Correcting my limitless lack of knowledge, one post at a time.
Monday, October 18, 2010
It's been in the air of late, right? Maybe it's just me, but election season seems to be a good time to dust the word off and put it out into use again. It means dirty tricks and shady dealings, doesn't it? But it's an odd word and unless it's related to Chicano, which I sincerely hope it isn't, it's origins seem a bit obscure. So what is chicanery and where do I go to learn how to do it?
Okay, it does mean trickery, and comes from the French chicanerie and back to the Middle French chicaner, "to pettifog, to quibble". But this definition brings up the many marvelous words that are synonyms of chicanery, like hanky-panky, jiggery-pokery, legerdemain, skullduggery, and shenanigans.
Chicanery just seems to bring out the poet in everyone.
Through researching this word, I came across the terrific posts for Oxford University Press of etymologist Anatoly Liberman. Although, he is learned and I am not, on our sense of the origins of words I think we would be very sympatico. In his musings on "chicanery" he says:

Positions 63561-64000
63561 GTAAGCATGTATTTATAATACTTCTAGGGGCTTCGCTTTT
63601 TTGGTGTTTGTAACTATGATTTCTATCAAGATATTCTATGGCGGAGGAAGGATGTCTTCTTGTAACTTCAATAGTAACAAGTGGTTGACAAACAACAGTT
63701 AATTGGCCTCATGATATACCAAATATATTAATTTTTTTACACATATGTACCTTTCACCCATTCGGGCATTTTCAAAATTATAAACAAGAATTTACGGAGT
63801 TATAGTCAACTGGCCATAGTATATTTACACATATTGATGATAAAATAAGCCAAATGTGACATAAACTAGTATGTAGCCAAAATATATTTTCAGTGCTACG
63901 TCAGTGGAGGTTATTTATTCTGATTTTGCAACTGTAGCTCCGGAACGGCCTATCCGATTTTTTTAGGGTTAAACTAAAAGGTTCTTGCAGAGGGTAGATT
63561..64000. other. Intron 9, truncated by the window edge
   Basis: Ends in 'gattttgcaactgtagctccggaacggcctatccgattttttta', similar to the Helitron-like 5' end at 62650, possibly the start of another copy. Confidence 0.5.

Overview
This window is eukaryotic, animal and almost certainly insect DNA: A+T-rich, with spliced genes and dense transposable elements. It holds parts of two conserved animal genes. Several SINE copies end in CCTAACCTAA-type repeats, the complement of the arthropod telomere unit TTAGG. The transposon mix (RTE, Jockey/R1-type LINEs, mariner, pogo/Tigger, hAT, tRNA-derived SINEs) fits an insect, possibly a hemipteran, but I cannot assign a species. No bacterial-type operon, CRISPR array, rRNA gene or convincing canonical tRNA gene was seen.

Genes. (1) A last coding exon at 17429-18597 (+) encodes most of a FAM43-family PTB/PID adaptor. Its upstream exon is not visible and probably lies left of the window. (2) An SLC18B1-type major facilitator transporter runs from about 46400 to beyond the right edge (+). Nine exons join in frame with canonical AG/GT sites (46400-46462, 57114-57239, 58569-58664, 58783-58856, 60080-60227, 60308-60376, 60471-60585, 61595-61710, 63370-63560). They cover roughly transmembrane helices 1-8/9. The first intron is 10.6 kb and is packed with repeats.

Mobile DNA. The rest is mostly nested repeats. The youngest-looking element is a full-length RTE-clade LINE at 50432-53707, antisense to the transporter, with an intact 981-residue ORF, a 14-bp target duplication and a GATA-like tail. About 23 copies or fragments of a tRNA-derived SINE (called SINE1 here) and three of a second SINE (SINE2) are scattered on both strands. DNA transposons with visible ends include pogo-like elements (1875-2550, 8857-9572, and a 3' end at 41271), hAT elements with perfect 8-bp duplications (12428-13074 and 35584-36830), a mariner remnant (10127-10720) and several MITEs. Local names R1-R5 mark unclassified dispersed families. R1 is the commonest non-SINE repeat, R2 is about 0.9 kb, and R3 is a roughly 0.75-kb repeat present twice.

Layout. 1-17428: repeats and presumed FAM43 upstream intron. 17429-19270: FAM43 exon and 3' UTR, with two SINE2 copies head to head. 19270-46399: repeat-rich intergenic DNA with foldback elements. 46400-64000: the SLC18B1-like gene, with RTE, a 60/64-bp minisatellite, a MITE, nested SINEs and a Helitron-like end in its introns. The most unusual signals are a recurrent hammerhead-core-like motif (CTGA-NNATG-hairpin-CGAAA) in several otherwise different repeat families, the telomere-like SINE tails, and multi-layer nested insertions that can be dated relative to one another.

Although criticizing the OED smacks of blasphemy, I wince every time I see “fanciful” in it. No doubt, language is always at play, but a specialist’s duty consists in deciphering the rules of the game, so that it would perhaps have been better to say: “Origin unknown.” (For what is “fanciful”? An individual coinage? Coinages like boondoggle, Lilliputian, and quark—dozens of them—also have a base. They are not akin to babies’ babbling.)
Precisely. Check out the rest of his article. It's extremely readable and very interesting.